The book explores the relationship between violence against women on one hand, and the rights to health and reproductive health on the other. It argues that violation of the right to health is a consequence of violence, and that (state) health policies might be a cause of – or create the conditions for – violence against women. It significantly contributes to feminist and international human rights legal scholarship by conceptualising a new ground-breaking idea, violence against women’s health (VAWH), using the Hippocratic paradigm as the backbone of the analysis. The two dimensions of violence at the core of the book – the horizontal, ‘interpersonal’ dimension and the vertical ‘state policies’ dimension – are investigated through around 70 decisions of domestic, regional and international judicial or quasi-judicial bodies (the anamnesis). The concept of VAWH, drawn from the anamnesis, enriches the traditional concept of violence against women with a human rights-based approach to autonomy and a reflection on the pervasiveness of patterns of discrimination (diagnosis). VAWH as theorised in the book allows the reconceptualisation of states’ obligations in an innovative way, by identifying for both dimensions obligations of result, due diligence obligations, and obligations to progressively take steps (treatment). The book eventually asks whether it is not international law itself that is the ultimate cause of VAWH (prognosis).
3 The treatment: re-conceptualising states’ obligations in countering VAWH Starting from the beginning: the nature of state obligations This chapter consists in the treatment, and it attempts to find an answer to the question which obligations states must abide by with regard to VAWH? There is often no univocal response – and hence a treatment – to a disease. However, the current legal instruments underestimate – to the point of not even mentioning women’s rights to health and to reproductive health – the point that focusing on health is a way, in considering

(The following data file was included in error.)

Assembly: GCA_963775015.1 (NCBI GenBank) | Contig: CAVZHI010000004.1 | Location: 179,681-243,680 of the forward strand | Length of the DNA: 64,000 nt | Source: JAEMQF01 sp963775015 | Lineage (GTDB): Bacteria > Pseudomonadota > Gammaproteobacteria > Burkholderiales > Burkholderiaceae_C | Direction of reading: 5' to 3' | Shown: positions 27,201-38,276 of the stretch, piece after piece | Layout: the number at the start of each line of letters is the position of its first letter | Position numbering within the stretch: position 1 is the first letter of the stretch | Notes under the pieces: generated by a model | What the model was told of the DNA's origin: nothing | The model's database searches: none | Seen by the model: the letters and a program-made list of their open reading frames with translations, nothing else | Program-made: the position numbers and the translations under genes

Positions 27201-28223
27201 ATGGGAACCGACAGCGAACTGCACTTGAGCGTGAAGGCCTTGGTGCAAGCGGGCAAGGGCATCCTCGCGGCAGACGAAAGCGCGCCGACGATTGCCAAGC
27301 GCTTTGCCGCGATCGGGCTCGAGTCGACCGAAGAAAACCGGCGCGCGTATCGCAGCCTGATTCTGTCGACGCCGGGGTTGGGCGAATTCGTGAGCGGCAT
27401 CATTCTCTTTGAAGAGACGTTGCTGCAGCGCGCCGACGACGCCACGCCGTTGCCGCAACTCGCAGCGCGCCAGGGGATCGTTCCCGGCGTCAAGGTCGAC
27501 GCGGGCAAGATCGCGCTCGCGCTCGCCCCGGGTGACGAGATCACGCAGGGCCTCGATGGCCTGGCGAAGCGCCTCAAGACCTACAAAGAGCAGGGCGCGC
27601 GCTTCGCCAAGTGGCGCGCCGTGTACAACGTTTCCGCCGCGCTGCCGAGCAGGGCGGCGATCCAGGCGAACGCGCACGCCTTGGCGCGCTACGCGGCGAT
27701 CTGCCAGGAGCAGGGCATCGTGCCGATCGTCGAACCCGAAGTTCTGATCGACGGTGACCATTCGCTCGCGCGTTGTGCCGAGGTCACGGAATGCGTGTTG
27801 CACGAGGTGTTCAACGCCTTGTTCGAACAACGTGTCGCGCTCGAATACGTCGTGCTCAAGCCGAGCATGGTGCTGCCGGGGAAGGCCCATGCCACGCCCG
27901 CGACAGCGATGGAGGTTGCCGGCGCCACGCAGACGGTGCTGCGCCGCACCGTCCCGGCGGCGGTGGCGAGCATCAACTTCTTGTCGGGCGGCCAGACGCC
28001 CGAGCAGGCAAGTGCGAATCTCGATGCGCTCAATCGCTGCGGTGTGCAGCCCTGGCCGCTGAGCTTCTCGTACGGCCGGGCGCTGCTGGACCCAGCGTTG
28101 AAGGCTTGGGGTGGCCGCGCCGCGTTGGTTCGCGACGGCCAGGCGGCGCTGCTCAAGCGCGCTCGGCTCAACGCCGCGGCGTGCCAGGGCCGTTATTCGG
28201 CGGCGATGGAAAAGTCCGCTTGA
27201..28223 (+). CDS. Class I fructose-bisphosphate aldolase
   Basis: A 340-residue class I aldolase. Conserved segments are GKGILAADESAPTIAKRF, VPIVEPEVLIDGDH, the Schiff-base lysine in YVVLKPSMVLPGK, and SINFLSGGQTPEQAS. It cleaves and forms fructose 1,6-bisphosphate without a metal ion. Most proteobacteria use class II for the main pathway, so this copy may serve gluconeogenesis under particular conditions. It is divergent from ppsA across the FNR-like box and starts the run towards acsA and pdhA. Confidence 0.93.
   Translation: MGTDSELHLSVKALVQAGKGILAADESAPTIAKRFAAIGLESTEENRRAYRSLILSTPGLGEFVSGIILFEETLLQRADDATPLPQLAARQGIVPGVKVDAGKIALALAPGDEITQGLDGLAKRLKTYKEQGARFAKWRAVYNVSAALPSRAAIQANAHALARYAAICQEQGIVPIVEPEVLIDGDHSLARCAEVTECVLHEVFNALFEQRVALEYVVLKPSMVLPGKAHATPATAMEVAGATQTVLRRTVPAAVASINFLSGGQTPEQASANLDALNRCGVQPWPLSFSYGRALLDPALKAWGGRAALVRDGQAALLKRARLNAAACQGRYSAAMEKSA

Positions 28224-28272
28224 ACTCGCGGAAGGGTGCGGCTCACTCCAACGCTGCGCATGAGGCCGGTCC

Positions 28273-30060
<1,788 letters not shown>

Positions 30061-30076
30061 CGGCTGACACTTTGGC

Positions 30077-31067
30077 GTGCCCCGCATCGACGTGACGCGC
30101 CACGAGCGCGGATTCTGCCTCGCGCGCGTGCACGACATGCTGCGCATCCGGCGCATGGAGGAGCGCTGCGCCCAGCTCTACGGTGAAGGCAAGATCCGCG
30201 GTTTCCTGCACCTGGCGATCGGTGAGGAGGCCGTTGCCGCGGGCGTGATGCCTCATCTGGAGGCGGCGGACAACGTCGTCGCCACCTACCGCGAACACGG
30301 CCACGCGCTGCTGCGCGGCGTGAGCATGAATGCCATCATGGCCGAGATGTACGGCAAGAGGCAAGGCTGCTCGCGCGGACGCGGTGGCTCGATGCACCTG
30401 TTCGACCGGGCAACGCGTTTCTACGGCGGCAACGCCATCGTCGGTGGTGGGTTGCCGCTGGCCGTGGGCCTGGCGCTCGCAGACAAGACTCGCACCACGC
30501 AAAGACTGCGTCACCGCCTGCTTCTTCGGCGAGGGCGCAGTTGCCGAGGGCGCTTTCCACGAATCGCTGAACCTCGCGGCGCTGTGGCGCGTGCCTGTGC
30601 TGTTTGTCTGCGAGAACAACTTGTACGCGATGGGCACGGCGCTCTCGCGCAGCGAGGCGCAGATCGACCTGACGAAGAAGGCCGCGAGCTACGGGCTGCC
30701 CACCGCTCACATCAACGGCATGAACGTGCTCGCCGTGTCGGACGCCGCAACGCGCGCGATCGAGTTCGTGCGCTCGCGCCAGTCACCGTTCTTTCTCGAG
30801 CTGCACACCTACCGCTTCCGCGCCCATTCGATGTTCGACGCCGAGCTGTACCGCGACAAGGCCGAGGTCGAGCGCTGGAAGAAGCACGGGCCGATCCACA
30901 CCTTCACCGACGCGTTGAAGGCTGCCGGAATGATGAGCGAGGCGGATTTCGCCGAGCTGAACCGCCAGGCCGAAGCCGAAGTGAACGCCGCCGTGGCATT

, diagnosis, treatment and prognosis has provided a sufficient descriptive framework for systematising my argument and has encouraged a reflection which has led me to the elaboration of a new concept in international law around which to construe states’ obligations. I started my analysis from the conviction that VAW always relates to the right to health and the right to reproductive health. I contended that the relationship is not merely a causal one, however, in the sense that VAW causes a violation of the rights to health and to reproductive health (what I called the
obligations to promote the empowerment of women.’5 Although 1 DE VIDO 9781526124975 PRINT.indd 1 24/03/2020 11:01 Violence against women’s health in international law this argument has not been further developed at the international level, it appears essential in order to build a solid framework for reconceptualising states’ obligations in preventing and combating VAW as linked to the right to health and the right to reproductive health. Using an international law perspective, this book will distil the relationship between violence against women and the right to health
2 The diagnosis: a conceptualisation of VAWH Unravelling the notion of violence against women’s health The anamnesis leads us now to the diagnosis. In this chapter I will unravel the innovative notion of VAWH as conceived in this book, which will pave the way for the analysis of states’ obligations in chapter 3 (the ‘treatment’). Going back to the philosophical metaphor that I used as fil rouge of this book, Greek physicians undertook detailed histories and examinations of patients, noting all elements that were useful for the diagnosis, including the course
Freedom of research and the right to science 165 rights activists and scholars, have paid little attention to it. As a result, our understanding of the normative content of the right to science – that is, what exactly are states’ obligations – is not entirely settled. However, in the past two decades the right to science has moved to the front and centre of the debate in international forums, and progress towards a more complete understanding of this right has been tangible. Two developments, at the global level, are particularly significant: first the adoption
ideas that are completely separate, but grasps the complexity of the relationship at the core of this book and constitutes a solid structure on which states’ obligations may be reconceived. The first dimension is characterised by violations of women’s rights to health and to reproductive health as a consequence of VAW; the second includes health policies or laws which might impact on women’s health and constitute a form of gender-based violence. The first dimension pertains to inter-individual relationships, and is ‘horizontal’ in the structure of my analysis.3 The
of living and access to ‘adequate food, clothing and housing, and to the continuous improvement of living conditions’. Article 12 stipulates states’ obligation to recognise everyone’s right to enjoy ‘highest attainable standard of physical and mental health’. Article 34 of the EU’s fundamental rights charter obliges states to ensure social assistance and social security for